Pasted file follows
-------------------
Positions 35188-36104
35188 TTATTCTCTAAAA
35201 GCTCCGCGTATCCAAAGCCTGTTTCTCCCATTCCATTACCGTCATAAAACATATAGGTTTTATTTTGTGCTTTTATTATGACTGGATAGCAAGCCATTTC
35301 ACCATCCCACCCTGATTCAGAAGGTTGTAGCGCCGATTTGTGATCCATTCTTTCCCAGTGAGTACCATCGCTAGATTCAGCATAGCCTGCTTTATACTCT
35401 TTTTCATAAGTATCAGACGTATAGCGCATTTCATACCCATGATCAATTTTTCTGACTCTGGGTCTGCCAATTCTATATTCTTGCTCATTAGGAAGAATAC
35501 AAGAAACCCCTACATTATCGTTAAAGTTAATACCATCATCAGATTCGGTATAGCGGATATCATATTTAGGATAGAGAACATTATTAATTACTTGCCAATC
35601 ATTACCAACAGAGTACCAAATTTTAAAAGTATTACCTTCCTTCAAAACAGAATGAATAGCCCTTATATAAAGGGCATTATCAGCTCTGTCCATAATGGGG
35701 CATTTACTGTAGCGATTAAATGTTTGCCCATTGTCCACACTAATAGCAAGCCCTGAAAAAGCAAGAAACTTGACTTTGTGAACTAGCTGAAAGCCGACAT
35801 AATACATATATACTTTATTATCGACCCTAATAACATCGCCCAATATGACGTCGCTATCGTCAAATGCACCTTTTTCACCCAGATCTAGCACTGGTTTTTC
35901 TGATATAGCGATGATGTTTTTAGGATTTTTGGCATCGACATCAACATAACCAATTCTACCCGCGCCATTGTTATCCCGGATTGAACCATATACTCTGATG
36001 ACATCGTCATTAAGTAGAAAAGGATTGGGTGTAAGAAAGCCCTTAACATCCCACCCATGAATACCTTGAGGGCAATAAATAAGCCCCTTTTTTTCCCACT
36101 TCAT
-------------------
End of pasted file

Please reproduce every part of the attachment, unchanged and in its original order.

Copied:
Positions 35188-36104
35188 TTATTCTCTAAAA
35201 GCTCCGCGTATCCAAAGCCTGTTTCTCCCATTCCATTACCGTCATAAAACATATAGGTTTTATTTTGTGCTTTTATTATGACTGGATAGCAAGCCATTTC
35301 ACCATCCCACCCTGATTCAGAAGGTTGTAGCGCCGATTTGTGATCCATTCTTTCCCAGTGAGTACCATCGCTAGATTCAGCATAGCCTGCTTTATACTCT
35401 TTTTCATAAGTATCAGACGTATAGCGCATTTCATACCCATGATCAATTTTTCTGACTCTGGGTCTGCCAATTCTATATTCTTGCTCATTAGGAAGAATAC
35501 AAGAAACCCCTACATTATCGTTAAAGTTAATACCATCATCAGATTCGGTATAGCGGATATCATATTTAGGATAGAGAACATTATTAATTACTTGCCAATC
35601 ATTACCAACAGAGTACCAAATTTTAAAAGTATTACCTTCCTTCAAAACAGAATGAATAGCCCTTATATAAAGGGCATTATCAGCTCTGTCCATAATGGGG
35701 CATTTACTGTAGCGATTAAATGTTTGCCCATTGTCCACACTAATAGCAAGCCCTGAAAAAGCAAGAAACTTGACTTTGTGAACTAGCTGAAAGCCGACAT
35801 AATACATATATACTTTATTATCGACCCTAATAACATCGCCCAATATGACGTCGCTATCGTCAAATGCACCTTTTTCACCCAGATCTAGCACTGGTTTTTC
35901 TGATATAGCGATGATGTTTTTAGGATTTTTGGCATCGACATCAACATAACCAATTCTACCCGCGCCATTGTTATCCCGGATTGAACCATATACTCTGATG
36001 ACATCGTCATTAAGTAGAAAAGGATTGGGTGTAAGAAAGCCCTTAACATCCCACCCATGAATACCTTGAGGGCAATAAATAAGCCCCTTTTTTTCCCACT
36101 TCAT